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Criminal Resource Manual

766. Indirect Criminal Contempt—Role of the Grand Jury

In Green v. United States, 356 U.S. 165, 187 (1958), the Supreme Court held that criminal contempt actions need not be instituted by an indictment within the meaning of the Fifth Amendment of the United States Constitution. Although an indictment by a grand jury is not imperative in order to institute a criminal contempt action, such an action may be instituted by an indictment. United States v. Bukowski, 435 F.2d 1094, 1103 (7th Cir. 1970), cert. denied, 401 U.S. 911 (1971); United States v. Snyder, 428 F.2d 520, 522 (9th Cir. 1970), cert. denied, 400 U.S. 903 (1970); Carlson v. United States, 209 F.2d 209, 218 (1st Cir.); United States v. Goldfarb, 167 F.2d 735 (2d Cir. 1948). In such a case, however, the indictment must comply with the notice requirements of Rule 42(b) of the Federal Rules of Criminal Procedure. United States v. Mensik, 440 F.2d 1232 (4th Cir. 1971). Cases have indicated that it may be objectionable to proceed by way of indictment because the interjection of an independent body into the contempt process might interfere with or impede judicial disposition of such matters. United States v. Levya, 513 F.2d 774, 775 (5th Cir. 1975).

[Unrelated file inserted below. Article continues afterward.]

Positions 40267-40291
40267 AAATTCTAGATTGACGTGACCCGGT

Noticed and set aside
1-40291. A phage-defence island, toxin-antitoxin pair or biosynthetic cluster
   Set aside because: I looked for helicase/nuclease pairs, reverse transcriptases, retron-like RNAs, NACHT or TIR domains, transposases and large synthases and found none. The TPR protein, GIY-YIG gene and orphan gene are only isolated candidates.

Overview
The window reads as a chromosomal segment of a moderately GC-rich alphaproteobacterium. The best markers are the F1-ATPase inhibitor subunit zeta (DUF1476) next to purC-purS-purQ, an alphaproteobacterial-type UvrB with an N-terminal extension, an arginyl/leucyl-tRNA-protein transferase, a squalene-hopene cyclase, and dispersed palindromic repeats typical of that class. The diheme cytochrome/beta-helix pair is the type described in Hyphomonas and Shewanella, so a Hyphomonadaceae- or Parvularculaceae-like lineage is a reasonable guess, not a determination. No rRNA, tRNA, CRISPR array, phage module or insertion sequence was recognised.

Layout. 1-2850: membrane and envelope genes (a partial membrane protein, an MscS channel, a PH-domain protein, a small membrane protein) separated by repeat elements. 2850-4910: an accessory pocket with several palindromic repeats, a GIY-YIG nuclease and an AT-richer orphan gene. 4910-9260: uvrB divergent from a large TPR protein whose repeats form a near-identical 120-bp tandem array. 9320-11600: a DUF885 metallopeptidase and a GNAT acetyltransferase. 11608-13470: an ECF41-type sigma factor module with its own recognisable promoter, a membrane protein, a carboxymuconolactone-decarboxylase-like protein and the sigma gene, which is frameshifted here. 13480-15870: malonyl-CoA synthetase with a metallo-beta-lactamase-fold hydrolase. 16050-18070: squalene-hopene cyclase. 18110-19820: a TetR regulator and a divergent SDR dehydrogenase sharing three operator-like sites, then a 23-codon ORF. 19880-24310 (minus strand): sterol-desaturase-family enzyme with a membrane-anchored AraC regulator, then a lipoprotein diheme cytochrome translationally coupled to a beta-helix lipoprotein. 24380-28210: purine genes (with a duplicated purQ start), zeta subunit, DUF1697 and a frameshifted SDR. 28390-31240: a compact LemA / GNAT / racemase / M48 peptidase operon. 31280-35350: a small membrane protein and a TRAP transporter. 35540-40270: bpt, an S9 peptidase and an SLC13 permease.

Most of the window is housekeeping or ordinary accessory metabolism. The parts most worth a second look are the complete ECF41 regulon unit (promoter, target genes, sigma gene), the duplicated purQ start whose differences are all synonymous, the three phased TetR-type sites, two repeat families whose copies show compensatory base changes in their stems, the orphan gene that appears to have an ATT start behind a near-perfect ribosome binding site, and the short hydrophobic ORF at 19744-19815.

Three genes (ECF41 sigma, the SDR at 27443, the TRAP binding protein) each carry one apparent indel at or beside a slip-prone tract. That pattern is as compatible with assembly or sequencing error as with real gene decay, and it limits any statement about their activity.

[cited in USAM 9-39.000]